Archive for May, 2016

Thank Millennials for Pushing Work Cultures Toward True Flexibility

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I’ve noticed a change recently. Five years ago, when an organization wanted to make their workplace more flexible, nine times out of ten the presenting problem was attracting and retaining women, specifically mothers. Today, it’s all about the millennials, and providing the “work/life balance” and flexibility this group expects from an employer.

As was the case with the “attract and retain women” cohort, these millennial-focused organizations have two choices. They can:

  1. Develop flexible work programs and policies that target this one particular group, or
  2. Step back and use the expectations of millennials as the doorway to a broader change. Creating a high-performance, flexible work culture with “new ways to work” achieves multiple business objectives.

When faced with these two options, you’d think most organizations would pick Door No. 2. Unfortunately, many choose Door No. 1. Why?

The answer is pretty clear. Programs and policies require fewer resources than bigger culture changes. They take less money, time and people. They’re easier.

Here’s the guidebook I see organizations following when they pick that first option, focused on policies and programs:

  • Draft a policy outlining the standard flexible work arrangements you want to offer at “manager’s discretion.” This may include telework, flexible hours, a compressed work week, part-time work and job sharing.
  • Clarify your parental leave policy, offer dependent care supports, or put up a ping-pong table in the break room.
  • List these programs and policies on your site under “benefits” and (maybe) run a lunch-and-learn session to explain how to access them.
  • Then, check the balance and flexibility boxes “done.”

From my experience, what millennials really want isn’t a policy or program. They aren’t necessarily looking for a formal flexible work arrangement that officially defines how, when or where they work on any given day. And they don’t even want “balance.” They want a degree of control over how they fit work and life together, day to day. That’s harder to wrap neatly into a one-size-fits-all benefit. It requires fundamentally rethinking the way work is done. It means walking through Door No. 2, and undertaking a broader culture change.

How do you begin creating a high-performance, flexible work culture? You start by justifying the investment in time, people and money by quantifying the potential return.

Outline exactly how flexibility (giving people greater control over how, when and where work is done) helps the organization solve numerous problems or seize multiple opportunities, including the attraction and retention of millennials. Your list of problems solved and opportunities seized might include (in no particular order):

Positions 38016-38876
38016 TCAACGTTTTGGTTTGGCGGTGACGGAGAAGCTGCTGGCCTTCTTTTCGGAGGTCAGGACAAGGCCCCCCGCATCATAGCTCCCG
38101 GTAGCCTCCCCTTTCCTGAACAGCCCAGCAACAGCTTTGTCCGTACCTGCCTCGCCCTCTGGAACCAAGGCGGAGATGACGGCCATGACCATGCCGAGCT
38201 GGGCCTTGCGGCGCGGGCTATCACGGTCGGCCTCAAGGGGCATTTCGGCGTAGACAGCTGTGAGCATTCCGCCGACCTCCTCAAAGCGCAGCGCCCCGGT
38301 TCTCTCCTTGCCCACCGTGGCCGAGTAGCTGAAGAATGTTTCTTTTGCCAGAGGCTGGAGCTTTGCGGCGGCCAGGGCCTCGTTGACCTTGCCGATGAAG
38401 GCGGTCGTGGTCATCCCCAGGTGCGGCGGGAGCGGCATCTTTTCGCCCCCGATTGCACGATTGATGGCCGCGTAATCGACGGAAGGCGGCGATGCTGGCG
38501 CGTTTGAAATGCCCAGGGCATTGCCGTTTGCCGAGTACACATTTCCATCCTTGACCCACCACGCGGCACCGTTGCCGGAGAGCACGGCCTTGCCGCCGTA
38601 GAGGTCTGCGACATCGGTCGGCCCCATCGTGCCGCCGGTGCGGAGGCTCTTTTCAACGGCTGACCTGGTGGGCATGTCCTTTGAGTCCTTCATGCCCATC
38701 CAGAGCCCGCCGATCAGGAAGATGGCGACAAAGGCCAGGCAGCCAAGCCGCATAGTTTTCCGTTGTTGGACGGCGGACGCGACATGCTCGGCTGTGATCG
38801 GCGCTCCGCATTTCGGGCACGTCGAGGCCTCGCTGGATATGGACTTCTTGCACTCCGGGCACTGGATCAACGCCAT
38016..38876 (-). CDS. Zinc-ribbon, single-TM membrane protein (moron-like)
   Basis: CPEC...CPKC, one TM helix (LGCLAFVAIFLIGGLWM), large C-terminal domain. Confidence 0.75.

• Uncouple talent from geography, expanding access to good people regardless of their location.
  • Give workers in increasingly open and dense workspaces the option to telework, as needed, if it helps them concentrate and be more productive.
  • Help people fit cost-saving, wellness-related activities (exercise, healthy eating, sleep, doctor’s appointments) into everything else they need to do, on and off the job.
  • Support the partial and phased retirement of valuable employees who don’t want to work full-time but can continue to contribute their talent.
  • Allow work to continue during a snowstorm or other unexpected natural disaster.
  • Retain employees who need to reset the way work and life fit together because of a major life transition, such as becoming a parent, caring for an aging relative, going back to school, or the relocation of a spouse.
  • Expand administrative coverage beyond regular business hours without an associated increase in non-exempt overtime, by coordinating staggered schedules.
  • Leverage existing investments in technology to improve communication and coordination of a flexible workforce.

I could go on and on. Instead, I’ll say this: Yes, millennials expect work flexibility. But we should take that expectation and use it as a catalyst to create flexible work cultures that benefit the business and all employees — not just millennials.  

I invite you to connect with me on Twitter @caliyost and on Facebook.

About Flex+Strategy Group/Work+Life Fit, Inc.

We engage employees at all levels to create high performance flexible work cultures that attract and retain top talent, increase productivity and improve work+life fit. Read our latest research. Interested in working together? Contact us.